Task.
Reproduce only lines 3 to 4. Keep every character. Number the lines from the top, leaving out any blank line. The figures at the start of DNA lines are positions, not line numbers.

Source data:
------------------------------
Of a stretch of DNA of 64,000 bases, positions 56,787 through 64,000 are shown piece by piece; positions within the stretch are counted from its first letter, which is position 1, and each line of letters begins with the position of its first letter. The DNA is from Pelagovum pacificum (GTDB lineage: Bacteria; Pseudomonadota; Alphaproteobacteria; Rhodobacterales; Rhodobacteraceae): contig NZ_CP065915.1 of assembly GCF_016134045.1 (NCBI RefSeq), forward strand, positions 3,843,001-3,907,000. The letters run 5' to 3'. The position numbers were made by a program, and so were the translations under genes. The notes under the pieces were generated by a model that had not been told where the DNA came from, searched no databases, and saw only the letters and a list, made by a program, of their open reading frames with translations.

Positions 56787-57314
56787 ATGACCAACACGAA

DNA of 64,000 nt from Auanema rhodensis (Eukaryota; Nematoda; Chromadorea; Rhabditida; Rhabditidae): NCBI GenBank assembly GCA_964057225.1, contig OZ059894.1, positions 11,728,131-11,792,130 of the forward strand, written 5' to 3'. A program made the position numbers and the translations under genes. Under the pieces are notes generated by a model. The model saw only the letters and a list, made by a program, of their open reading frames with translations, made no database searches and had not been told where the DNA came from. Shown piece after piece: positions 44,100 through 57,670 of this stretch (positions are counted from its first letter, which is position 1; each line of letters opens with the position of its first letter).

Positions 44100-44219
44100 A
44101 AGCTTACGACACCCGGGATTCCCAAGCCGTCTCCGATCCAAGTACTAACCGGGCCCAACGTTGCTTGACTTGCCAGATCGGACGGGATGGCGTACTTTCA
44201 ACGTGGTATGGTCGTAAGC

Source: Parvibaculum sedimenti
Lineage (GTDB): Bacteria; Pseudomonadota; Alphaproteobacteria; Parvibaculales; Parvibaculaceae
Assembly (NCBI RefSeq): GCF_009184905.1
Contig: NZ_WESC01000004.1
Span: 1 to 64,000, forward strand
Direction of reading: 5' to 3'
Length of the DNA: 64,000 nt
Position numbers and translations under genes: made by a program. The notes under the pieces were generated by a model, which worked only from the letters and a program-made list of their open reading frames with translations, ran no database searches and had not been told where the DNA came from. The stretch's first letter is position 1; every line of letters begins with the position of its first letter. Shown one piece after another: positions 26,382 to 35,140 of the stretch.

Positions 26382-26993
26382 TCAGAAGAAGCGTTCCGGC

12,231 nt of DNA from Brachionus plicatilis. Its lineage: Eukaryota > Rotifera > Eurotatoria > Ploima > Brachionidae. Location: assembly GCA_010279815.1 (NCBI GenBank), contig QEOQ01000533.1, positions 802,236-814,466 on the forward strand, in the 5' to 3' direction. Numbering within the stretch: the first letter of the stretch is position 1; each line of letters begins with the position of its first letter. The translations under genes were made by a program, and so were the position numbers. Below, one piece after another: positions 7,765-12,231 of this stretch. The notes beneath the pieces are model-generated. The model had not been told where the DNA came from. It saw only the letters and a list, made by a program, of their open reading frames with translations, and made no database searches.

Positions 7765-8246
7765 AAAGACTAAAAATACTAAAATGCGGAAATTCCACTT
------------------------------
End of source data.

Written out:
56787 ATGACCAACACGAA

DNA of 64,000 nt from Auanema rhodensis (Eukaryota; Nematoda; Chromadorea; Rhabditida; Rhabditidae): NCBI GenBank assembly GCA_964057225.1, contig OZ059894.1, positions 11,728,131-11,792,130 of the forward strand, written 5' to 3'. A program made the position numbers and the translations under genes. Under the pieces are notes generated by a model. The model saw only the letters and a list, made by a program, of their open reading frames with translations, made no database searches and had not been told where the DNA came from. Shown piece after piece: positions 44,100 through 57,670 of this stretch (positions are counted from its first letter, which is position 1; each line of letters opens with the position of its first letter).